In today’s litigious environment, it is not unusual for claims to be asserted for bodily injury or property damage in connection with building construction completed years earlier. Claimants can assert that concealed construction deficiencies, or latent design defects caused a condition which led to an injury to a person or to property. Such claims can be serious depending on the nature of the injury alleged. For example, suits brought on behalf of homeowners’ associations against developers, designers, and contractors can allege significant damages resulting from conditions which are claimed to have been concealed or dormant for many years.
Such claims can be difficult to defend, because of the passage of time between the design and construction activity and the alleged damage. The passing of time can result in relevant records having been destroyed or lost. The personnel involved in the construction may no longer be with the defendant company, or even if they are, the passage of time results in memory loss of potentially key facts.
In recognition of such difficulty, most states have passed laws called statutes of repose. These laws bar actions for design or construction deficiencies, whether based in contract or tort (negligence), if the claim is asserted beyond a defined time period after constructing or design work was completed. Statutes of repose differ from statutes of limitations, which typically require that legal claims be filed in court within a time period commencing when a cause of action accrues. The exceptions to a statute of limitations, like allowing a claim to be asserted beyond the applicable period of limitations if the Claimant did not, or could not have recognized that a cause of action exists, do not apply to claims barred by a statute of repose.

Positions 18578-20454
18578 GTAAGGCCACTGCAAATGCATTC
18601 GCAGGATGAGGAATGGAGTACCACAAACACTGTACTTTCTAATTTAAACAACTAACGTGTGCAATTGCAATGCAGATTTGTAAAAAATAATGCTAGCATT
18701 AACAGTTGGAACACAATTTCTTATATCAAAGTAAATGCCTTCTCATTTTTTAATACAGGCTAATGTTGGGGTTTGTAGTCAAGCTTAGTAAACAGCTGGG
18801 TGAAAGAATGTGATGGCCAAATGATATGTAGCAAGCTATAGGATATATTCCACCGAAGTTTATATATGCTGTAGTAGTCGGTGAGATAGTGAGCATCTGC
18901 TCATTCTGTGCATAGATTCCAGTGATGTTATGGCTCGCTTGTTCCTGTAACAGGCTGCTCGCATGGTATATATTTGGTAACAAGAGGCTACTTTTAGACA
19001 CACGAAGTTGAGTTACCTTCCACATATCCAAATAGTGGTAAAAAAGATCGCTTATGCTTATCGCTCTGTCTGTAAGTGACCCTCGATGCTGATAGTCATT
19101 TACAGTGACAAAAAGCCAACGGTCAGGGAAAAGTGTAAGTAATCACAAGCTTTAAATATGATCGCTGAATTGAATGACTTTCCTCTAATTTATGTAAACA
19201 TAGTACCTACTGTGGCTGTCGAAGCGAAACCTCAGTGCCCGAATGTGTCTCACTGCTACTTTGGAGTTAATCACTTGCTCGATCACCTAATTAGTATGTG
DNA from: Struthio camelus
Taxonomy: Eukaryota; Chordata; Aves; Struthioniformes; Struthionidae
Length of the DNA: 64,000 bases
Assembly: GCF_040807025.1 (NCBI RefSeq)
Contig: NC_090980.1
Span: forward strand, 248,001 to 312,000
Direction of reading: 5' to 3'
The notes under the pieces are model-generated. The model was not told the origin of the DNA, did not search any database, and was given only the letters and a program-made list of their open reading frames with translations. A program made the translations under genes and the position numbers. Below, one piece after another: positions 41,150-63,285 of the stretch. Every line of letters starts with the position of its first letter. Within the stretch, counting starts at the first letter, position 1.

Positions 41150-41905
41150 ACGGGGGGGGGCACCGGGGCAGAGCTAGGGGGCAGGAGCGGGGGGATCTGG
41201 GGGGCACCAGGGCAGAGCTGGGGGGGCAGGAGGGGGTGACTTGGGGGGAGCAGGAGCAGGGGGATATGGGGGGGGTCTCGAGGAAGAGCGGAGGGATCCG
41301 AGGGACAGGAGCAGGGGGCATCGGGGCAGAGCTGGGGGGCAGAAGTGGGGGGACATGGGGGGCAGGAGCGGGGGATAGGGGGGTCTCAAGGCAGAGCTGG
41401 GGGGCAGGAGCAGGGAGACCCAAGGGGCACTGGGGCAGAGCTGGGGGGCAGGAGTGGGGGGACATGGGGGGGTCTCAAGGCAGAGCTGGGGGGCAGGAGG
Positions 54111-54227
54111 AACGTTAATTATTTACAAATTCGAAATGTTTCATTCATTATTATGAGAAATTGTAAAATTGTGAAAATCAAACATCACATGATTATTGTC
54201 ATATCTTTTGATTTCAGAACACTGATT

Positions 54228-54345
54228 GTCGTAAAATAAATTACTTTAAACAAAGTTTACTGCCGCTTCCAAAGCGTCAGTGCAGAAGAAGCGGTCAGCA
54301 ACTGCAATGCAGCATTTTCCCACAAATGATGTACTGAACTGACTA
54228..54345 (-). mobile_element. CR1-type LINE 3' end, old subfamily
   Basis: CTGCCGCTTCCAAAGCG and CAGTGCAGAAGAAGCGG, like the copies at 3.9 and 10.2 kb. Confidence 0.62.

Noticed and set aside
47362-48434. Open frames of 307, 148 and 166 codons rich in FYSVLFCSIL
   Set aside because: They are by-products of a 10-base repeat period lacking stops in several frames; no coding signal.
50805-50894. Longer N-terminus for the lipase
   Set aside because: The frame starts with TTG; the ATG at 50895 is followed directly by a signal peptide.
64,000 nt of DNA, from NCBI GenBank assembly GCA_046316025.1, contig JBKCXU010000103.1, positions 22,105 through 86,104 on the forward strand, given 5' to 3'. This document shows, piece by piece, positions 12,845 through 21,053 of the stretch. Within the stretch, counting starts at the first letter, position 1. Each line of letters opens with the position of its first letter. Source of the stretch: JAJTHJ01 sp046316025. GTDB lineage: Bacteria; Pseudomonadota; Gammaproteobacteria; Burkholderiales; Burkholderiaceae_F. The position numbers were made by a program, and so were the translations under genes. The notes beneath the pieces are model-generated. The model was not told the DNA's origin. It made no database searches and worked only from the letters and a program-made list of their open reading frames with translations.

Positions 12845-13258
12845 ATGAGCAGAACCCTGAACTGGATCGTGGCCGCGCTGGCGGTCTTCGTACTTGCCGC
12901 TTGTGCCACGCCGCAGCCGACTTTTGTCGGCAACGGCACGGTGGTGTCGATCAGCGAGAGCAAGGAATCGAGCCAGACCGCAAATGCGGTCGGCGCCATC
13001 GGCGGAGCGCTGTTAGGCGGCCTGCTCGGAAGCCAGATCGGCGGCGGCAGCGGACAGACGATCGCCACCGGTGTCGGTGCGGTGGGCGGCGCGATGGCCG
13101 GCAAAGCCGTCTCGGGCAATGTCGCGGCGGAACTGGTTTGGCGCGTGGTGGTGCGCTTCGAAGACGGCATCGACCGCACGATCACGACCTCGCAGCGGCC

Statutes of repose create an absolute bar to claims for bodily injury or damage to property if they are filed beyond the defined statutory time period. The statute of repose time period varies from state to state. In Pennsylvania, the time period is twelve (12) years from the date on which construction was completed or on which the design service was provided. In New Jersey, the repose period is ten (10) years. In Delaware, it is six (6) years.
These statutes can be a powerful defense to stale claims for bodily injury or property damage. Recently, I represented a general contractor which was named as a defendant in a large, complex, multi-defendant property damage claim alleged to arise from supposed deficient construction. The claim was filed in New Jersey, but more than ten years after the contractor client had substantially completed its work. The defense costs for this claim alone would have been substantial, and there were insurance issues which might have precluded coverage for the claims. However, I was able to secure complete dismissal of the claim based on application of New Jersey’s statute of repose.
When faced with a claim for bodily injury or damage to property alleged to arise from deficient construction or design, first look to the applicable statute of repose for relief.